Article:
Dec 11, 2020 | ACTIVE LIFE | By Daniel Soares | Photo by Patil Khakhamian

Like most of 2020, this year has been a disappointingly lackluster season for snow in Colorado Springs. So far, we have only received a total six inches of snowfall — 31% less than the historical average. But why have we not had much snow? The reason, or at least part of it, is a cyclical weather pattern in the Pacific Ocean called La Niña.

La Niña is the opposite of El Niño and typically occurs every three to five years, developing towards the end of summer and continuing into late February. The phenomenon is a result of lower-than-average sea temperatures, which create a jet stream of cold air that passes through the upper half of the U.S. You can check out graphics on La Niña’s effects here.

Due to this jet stream, the states in the northwestern part of the U.S. tend to have a more intense winter, while the Southeast experiences warmer than average temperatures accompanied by dry air. Unfortunately for Colorado College students, Colorado Springs is typically at the lower edge of the jet stream and the upper bound of the dry air wave. This means that we miss out on the benefits of La Niña and receive winters that are warmer and drier than average.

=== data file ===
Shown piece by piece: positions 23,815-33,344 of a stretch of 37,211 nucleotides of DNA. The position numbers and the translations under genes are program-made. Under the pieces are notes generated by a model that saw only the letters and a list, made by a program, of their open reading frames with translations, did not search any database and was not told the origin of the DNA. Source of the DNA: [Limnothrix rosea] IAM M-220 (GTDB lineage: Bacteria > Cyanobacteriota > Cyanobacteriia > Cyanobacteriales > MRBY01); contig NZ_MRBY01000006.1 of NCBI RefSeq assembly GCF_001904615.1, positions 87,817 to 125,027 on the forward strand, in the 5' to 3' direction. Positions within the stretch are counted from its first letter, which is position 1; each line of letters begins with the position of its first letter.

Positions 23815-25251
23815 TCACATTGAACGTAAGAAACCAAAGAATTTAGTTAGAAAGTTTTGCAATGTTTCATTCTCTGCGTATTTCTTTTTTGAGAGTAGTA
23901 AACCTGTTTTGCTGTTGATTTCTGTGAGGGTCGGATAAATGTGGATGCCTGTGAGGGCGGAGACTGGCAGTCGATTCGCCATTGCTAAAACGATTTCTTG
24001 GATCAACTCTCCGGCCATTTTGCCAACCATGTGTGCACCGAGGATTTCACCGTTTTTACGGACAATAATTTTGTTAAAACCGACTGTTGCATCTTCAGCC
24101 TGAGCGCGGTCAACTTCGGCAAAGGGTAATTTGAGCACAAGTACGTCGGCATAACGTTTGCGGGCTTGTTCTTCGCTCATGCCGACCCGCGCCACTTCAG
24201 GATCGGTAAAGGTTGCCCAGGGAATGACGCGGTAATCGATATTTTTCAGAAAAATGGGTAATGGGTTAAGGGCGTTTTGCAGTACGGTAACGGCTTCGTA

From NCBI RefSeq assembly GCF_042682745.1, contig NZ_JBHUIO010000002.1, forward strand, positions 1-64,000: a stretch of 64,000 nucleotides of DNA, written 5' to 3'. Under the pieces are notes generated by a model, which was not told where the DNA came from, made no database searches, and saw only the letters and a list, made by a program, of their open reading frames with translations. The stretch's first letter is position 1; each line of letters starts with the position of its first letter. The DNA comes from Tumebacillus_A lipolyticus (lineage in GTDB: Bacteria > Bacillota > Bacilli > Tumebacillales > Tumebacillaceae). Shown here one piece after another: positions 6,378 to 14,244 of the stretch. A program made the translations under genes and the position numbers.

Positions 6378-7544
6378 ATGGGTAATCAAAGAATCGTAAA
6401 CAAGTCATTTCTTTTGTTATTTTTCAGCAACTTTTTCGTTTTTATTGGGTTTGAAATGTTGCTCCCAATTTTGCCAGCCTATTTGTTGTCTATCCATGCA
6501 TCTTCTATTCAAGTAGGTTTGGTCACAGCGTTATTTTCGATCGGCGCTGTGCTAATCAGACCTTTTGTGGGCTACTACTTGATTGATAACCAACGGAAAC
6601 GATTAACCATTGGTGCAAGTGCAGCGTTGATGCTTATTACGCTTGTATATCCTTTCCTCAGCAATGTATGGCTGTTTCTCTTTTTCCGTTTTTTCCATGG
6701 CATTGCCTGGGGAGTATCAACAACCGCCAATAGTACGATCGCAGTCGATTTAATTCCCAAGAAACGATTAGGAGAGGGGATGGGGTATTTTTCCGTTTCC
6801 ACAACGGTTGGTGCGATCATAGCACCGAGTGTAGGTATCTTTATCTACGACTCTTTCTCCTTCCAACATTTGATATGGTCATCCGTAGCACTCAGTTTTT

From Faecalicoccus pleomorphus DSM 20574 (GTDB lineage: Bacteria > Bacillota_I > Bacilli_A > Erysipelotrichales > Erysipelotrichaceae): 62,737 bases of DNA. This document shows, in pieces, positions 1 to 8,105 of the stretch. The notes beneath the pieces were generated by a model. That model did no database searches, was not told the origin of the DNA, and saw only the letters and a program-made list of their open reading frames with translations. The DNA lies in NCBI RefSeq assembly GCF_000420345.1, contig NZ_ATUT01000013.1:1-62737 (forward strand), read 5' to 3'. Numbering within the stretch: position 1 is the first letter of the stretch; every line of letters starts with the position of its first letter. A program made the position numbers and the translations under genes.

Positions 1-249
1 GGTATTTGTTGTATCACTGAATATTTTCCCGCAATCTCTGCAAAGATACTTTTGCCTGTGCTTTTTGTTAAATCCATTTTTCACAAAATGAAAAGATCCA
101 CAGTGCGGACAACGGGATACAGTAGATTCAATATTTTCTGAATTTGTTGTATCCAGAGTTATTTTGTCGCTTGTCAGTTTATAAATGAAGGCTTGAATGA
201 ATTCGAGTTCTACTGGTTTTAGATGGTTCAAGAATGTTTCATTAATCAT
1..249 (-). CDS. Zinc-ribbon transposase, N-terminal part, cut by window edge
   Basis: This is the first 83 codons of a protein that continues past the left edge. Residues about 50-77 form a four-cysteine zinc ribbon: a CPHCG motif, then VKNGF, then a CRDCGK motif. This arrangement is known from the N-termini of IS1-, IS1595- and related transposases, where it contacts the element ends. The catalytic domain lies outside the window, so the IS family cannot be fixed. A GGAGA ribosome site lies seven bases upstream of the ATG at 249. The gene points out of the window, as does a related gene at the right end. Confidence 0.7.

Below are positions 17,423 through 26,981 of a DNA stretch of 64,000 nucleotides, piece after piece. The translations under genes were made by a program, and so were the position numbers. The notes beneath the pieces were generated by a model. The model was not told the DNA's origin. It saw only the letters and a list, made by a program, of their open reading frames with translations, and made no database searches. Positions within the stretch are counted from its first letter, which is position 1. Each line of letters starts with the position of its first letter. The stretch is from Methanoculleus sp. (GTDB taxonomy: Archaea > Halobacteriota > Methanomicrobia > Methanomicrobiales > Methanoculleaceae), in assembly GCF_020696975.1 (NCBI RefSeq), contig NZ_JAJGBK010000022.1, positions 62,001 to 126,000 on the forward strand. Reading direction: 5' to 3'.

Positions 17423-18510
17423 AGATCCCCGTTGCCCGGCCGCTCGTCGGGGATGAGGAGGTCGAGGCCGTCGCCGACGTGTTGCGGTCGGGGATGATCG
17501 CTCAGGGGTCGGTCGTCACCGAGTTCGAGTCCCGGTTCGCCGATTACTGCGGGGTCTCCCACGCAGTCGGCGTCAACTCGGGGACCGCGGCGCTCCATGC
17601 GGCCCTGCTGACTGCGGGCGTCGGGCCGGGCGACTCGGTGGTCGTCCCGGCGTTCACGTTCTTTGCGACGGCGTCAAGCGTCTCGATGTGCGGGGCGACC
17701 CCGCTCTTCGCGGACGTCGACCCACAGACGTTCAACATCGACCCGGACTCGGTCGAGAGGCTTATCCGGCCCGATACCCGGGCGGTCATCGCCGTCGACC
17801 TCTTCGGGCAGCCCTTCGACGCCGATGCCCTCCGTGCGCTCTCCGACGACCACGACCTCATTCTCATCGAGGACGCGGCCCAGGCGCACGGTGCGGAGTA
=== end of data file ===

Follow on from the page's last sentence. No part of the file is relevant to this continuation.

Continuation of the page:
Conversely, while Colorado Springs should not get their hopes up for a white Christmas, strong La Niña years usually lead to substantial snowfall in northern Colorado. If the ski resorts are able to manage COVID-19 and remain open, then skiing some deep powder would be a welcome silver lining to close out the year.

Sadly, the cooling effects of La Niña have become increasingly less dramatic as the planet continues to get warmer. 2020 is projected to be one of the top three warmest winters on record, and Colorado (especially Colorado Springs) has a grim temperature outlook.

Even in the regions of the U.S. which would normally experience harsh winters due to La Niña, above average temperatures are expected. The impact of this weather, or really the lack thereof, is a massive red flag for where the world is headed. Without drastic measures to address climate change, snowless winters might soon become the norm.

Leave a Reply